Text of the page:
The Long Climb

By: Dennis Murphy
Dennis Murphy pictured here sitting on a bus in Tibet.

I started out on my college career about five years ago in the spring of 2012. I had stumbled a bit on my way, in part because high school and I did not get along very well. I knew I wanted to go to college, which was where all of my dreams and hopes for the future resided. Unfortunately, I had no money, underwhelming grades, limited mobility, and poor health.

“I know finding your way to college is one of the most difficult things many high schoolers face. To me, it was a daunting task.”

That was when my mother started to go on and on about the virtues of community college. I remember giving her blank stares, “community college?” During my time of ignorance, I used to be highly dismissive of the very notion of a junior college. How good could it be? How would going there help me reach my dreams?

Boy was I surprised. It did not take long for me to fall in love with my sleepy little Bedford campus at Middlesex Community College. Massachusetts, it turns out, has been working hard to ensure that community colleges are the access points to higher education, and it showed. I worked hard, I got good grades, and I started getting active on campus.

It was not easy. There were a few dark chapters. The recession had hit us hard, and our finances never really recovered. On January 21, 2013 we collectively had the worst day of our lives when we found my little brother dead just an hour before noon. I’m not going to lie, that was a point that nearly broke me. Nearly.

After a few months of agony, I finally started to do something. I reached out, and I volunteered. I went out and served my community, I joined student government, I dove into the honors program, and I would never spend more than a few moments alone in my own mind. I realized there was so much work that could be done, and I grew attached to more than just a grade.

So here I was, something of an overachieving busybody at MCC, and my associate’s degree was imminently approaching. I had applied for funding for college, because I was in an even worse spot finance-wise at this point. David Kalivas, something of a renaissance man-type history professor at my school, encouraged me to look at the Jack Kent Cooke scholarship.

I remember pouring my heart out into that application, having all of the emotions knotted inside me escaping as I answered essay after essay. I submitted it, and then resigned myself to a future rejection notice. It was time to apply for my four year college, and so I did. One of the schools I applied to was American University, a school specializing in international relations in Washington, D.C. The cost of attendance was prohibitive, but I hoped for a chance to go.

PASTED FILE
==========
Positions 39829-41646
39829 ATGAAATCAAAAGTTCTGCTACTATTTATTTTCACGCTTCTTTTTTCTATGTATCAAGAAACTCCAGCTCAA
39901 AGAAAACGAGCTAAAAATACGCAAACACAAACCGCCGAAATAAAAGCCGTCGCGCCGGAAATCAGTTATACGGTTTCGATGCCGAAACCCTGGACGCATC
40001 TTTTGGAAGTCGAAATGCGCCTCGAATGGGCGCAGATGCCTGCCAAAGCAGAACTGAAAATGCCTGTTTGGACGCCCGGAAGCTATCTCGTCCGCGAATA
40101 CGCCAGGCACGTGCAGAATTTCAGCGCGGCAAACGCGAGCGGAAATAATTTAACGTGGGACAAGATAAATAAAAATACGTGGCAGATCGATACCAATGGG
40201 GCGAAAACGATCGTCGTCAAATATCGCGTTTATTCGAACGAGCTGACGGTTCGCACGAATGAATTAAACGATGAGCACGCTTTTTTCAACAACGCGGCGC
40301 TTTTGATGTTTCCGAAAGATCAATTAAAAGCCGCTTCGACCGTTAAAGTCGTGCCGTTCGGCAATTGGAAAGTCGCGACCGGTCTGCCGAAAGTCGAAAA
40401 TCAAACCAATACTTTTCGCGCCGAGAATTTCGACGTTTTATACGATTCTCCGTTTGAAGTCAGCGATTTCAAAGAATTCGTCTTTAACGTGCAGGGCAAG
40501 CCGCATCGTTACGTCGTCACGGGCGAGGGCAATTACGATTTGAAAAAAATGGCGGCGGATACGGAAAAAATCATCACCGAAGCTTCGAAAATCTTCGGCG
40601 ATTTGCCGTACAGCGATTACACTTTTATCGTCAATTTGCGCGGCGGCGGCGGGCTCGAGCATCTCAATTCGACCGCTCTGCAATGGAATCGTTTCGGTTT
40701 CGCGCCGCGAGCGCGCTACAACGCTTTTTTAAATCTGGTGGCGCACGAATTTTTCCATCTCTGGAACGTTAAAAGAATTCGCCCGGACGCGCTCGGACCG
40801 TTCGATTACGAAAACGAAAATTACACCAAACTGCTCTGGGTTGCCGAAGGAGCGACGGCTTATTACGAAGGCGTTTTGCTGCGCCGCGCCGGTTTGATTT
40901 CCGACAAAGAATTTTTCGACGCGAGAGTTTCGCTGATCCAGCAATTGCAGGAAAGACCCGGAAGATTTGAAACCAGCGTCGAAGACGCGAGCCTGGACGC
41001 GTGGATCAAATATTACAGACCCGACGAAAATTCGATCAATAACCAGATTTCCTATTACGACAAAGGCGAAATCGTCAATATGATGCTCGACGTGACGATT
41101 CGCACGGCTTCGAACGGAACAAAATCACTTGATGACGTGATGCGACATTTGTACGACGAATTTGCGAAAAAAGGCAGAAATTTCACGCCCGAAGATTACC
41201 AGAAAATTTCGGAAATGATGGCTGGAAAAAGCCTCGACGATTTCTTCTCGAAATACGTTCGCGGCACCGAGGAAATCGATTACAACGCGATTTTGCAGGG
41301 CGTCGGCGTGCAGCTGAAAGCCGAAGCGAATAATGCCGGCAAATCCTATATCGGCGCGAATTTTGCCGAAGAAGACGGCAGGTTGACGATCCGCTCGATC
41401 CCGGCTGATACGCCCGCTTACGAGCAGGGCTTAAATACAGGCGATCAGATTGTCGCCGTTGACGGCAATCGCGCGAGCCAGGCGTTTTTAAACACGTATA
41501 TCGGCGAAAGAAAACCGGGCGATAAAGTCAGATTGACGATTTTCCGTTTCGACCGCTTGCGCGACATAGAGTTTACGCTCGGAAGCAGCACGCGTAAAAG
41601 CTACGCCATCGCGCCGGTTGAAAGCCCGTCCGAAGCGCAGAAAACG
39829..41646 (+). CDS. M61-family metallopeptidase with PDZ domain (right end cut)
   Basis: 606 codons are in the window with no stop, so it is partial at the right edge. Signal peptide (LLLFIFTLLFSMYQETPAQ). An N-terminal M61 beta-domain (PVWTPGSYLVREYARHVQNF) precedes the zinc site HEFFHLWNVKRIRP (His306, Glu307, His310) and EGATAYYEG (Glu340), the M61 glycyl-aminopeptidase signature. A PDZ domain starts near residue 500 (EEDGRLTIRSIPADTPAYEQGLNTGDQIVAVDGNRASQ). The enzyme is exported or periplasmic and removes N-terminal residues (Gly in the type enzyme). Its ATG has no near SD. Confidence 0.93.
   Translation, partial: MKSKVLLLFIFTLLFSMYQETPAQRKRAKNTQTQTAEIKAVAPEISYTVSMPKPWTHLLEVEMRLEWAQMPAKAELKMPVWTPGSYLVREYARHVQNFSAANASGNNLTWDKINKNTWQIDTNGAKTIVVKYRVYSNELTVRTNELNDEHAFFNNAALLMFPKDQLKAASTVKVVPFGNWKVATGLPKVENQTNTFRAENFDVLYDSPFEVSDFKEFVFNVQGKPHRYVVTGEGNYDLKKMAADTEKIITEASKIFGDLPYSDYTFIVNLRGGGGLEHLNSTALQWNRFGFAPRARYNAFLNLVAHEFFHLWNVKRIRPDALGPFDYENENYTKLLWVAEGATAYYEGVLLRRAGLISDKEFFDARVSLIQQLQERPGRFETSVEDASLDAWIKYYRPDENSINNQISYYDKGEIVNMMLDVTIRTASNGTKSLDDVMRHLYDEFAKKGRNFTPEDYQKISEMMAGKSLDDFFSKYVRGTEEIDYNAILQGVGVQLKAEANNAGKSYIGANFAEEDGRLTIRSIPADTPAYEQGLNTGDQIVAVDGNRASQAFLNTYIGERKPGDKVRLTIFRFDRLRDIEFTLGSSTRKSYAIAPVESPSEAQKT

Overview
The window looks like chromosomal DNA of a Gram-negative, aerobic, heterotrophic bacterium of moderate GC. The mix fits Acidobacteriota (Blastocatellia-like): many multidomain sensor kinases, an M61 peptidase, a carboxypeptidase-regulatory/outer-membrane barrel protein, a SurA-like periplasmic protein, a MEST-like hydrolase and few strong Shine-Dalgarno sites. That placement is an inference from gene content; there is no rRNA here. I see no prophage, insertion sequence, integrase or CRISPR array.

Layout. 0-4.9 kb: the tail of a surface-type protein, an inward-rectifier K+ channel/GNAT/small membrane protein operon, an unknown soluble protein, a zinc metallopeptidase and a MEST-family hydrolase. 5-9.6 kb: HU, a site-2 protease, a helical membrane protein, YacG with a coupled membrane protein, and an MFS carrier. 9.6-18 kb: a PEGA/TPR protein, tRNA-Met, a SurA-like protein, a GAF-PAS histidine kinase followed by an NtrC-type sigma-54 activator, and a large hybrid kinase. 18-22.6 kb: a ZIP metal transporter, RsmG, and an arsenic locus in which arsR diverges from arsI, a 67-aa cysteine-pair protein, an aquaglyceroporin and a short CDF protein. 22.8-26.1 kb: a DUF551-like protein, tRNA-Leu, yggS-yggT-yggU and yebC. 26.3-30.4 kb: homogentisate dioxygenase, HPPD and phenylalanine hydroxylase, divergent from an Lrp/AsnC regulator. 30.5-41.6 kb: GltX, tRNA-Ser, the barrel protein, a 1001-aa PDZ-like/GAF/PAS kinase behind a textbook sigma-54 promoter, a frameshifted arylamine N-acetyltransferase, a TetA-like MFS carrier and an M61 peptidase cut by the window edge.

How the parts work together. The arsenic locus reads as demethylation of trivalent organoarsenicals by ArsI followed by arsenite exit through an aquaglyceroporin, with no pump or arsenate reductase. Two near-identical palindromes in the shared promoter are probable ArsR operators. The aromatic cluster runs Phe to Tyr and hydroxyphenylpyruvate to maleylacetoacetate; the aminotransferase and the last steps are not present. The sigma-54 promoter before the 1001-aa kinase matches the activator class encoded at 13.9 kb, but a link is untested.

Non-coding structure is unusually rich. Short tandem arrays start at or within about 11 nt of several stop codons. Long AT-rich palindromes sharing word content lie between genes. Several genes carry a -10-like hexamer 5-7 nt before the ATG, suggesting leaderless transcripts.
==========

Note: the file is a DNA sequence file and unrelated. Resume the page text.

Crash! Bam! Explosions! Not really sure how else to say this, but two amazing things happened thereafter that would change my life. I was honored to receive the Jack Kent Cooke scholarship, and American University sent me an acceptance letter, offering me about $20,000 a semester to go. I was sold, and off to DC I went.

“The ability to obtain an education should be an open opportunity for everyone…”

The rest, one might say, was history. The greatest obstacle to higher education was achieved at this point, but it has not been quiet. This past year has been especially hectic. I climbed the Great Wall of China, I passed through the plateau of Tibet, and now it is time to look on towards the next step. College is how you get to where you are going, but it is not itself the destination.

“If there is one thing to take away from all this, it is that you are not alone.”

I know finding your way to college is one of the most difficult things many high schoolers face. To me, it was a daunting task. The ability to obtain an education should be an open opportunity for everyone, and our First Lady has been trying to democratize the knowledge and skills that can help others like me find their way into the halls of your future university.

If there is one thing to take away from all this, it is that you are not alone. Find a supportive group of friends that want to see you succeed. Forge connections with professors and mentors who can help you get to where you want to go. There are tons of people who can connect you with ways to fund your education or who can help you through your troubles.

Even if you have nothing now, tomorrow that might not be true. When I started my journey, I only had a few words of encouragement from my family. Now that I am entering my next phase, I have the means to build my own destiny. I am not unique. My story is one in a great ocean of stories. Yours is just as profound, and just as important. So reach out, and make your move. When you do, the world better make room.